Over the weekend South Africans joined the global call for Levi’s to Detox. Over 700 activists in over 80 cities around the world made their voices heard and demanded that Levi’s eliminate all hazardous chemicals from its clothing and supply chains.
Through street art and creative confrontation Greenpeace demanded Levi’s, the world’s biggest jeans producer, to “go forth” and Detox. Greenpeace activists, staff and supporters held a dancing flash mob at the Brightwater Commons shopping center in Randburg.
Over 60 volunteers stripped off their “toxic” clothing to reveal “Detox” tattoos on various parts of their bodies, before unfurling a banner that read “Detox Levi’s ” as a direct ask to the global fashion brand to eliminate hazardous chemicals from their clothing supply chain.
“It is imperative that global fashion giants understand the need to eliminate these harmful chemicals that are later washed into our waterways; we are asking Levi’s to commit to Zero Discharge of Hazardous Chemicals by 2020, following the lead of Zara and Mango” said Greenpeace Africa Consumer Campaigner Dianne Mc Alpine.
Greenpeace investigations have revealed dumping of industrial wastewater containing toxic and hazardous chemicals from two of Mexico’s biggest textile manufacturing facilities. These facilities supply clothing to big fashion brands, including Levi’s. Last Wednesday, Greenpeace International’s investigatory report, Toxic Threads: Under Wraps, details how Kaltex and Lavamex facilities operate with little transparency and under weak laws, which allow them to avoid scrutiny of their manufacturing processes. Other brands linked to the facilities include Calvin Klein, LVMH, Guess, Gap and Walmart.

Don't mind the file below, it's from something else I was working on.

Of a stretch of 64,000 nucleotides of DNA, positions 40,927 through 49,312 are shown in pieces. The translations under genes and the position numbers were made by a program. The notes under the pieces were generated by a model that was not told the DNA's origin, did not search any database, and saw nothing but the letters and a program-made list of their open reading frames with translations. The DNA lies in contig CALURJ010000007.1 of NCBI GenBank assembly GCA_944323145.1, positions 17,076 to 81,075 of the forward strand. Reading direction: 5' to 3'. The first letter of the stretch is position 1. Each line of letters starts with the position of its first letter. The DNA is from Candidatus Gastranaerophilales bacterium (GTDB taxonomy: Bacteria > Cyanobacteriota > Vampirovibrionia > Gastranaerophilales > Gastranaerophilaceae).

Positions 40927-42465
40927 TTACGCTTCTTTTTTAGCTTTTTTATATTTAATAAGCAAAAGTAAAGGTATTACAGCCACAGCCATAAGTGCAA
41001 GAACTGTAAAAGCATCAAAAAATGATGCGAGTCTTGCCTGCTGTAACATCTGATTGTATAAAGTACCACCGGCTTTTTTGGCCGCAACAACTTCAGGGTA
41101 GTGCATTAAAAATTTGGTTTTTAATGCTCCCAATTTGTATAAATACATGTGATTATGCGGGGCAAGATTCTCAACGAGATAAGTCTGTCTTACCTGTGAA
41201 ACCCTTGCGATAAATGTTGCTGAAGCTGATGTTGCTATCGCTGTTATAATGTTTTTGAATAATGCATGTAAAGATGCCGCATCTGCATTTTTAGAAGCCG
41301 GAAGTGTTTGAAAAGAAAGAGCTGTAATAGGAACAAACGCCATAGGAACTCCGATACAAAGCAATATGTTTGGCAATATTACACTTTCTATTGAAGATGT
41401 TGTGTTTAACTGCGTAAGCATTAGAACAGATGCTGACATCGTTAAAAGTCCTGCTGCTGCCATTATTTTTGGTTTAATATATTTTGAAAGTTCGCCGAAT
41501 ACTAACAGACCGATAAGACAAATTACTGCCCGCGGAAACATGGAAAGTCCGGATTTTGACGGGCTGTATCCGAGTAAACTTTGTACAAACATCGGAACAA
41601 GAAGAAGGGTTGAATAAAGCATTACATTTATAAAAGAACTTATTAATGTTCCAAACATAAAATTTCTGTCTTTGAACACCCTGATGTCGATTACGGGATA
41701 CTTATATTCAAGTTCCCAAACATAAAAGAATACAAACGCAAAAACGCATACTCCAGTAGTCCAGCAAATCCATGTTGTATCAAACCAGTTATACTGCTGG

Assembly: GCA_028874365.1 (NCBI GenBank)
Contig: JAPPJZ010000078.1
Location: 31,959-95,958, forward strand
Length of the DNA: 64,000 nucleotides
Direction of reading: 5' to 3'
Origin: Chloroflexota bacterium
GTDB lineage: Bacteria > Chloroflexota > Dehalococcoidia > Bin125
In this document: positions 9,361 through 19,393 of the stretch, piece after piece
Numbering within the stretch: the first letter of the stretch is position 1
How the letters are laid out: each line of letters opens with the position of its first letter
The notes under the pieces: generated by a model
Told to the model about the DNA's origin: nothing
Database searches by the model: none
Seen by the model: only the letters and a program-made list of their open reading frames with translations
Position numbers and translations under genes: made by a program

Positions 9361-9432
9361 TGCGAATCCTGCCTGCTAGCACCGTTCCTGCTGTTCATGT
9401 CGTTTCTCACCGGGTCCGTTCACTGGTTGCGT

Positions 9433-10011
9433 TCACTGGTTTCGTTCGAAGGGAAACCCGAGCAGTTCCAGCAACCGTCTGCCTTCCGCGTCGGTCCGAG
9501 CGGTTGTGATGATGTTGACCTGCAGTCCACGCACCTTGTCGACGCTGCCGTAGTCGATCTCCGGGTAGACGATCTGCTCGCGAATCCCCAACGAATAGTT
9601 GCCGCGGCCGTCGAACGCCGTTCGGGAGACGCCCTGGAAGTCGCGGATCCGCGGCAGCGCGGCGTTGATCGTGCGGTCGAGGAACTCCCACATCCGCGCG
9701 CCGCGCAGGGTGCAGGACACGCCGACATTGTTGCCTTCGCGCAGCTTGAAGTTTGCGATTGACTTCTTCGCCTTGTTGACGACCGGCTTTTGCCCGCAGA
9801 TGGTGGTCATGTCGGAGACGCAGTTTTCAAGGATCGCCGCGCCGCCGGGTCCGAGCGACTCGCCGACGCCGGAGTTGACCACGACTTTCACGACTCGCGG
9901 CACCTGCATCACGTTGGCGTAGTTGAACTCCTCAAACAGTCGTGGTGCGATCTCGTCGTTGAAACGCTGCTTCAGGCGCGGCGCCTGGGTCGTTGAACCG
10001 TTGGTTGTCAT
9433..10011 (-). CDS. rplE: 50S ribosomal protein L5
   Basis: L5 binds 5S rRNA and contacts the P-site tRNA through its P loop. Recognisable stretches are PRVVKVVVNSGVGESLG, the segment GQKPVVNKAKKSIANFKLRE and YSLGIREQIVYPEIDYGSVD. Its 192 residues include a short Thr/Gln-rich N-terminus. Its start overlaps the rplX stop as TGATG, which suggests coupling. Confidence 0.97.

The crunch is on
Just three days after launching, nearly 130,000 people have joined the campaign calling on the world’s Levi’s to be a real leader and Detox, with tens of thousands taking action on Facebook and Twitter.
Greenpeace demands fashion brands commit to zero discharge of all hazardous chemicals by 2020 – as brands including H&M and M&S have already done – and require their suppliers to disclose all releases of toxic chemicals from their facilities to communities at the site of water pollution.
Around the world more and more consumers, activists and ‘fashionistas’ are uniting behind the idea that the clothes they buy should carry a story to be proud of, not the residue of hazardous chemicals.
In South Africa musicians Madala Kunene, Sazi Dlamini, Lu Dlamini, Pinkie Mtshali, Poppy Seed, Nibs Van Der Spy, Guy Buttery, Andy Small, Lee Vaughn and hip hop group 3rd Wave, joined Greenpeace Africa in asking the fashion industry to remove harmful chemicals from their supply chain, citing South Africa’s clean water resources as reason for concern.
“South Africa is already dealing with an impending water shortage, we need to act with our consumer power to change the patterns of global fashion brands, who can potentially jeopardize access to clean water” concluded Mc Alpine.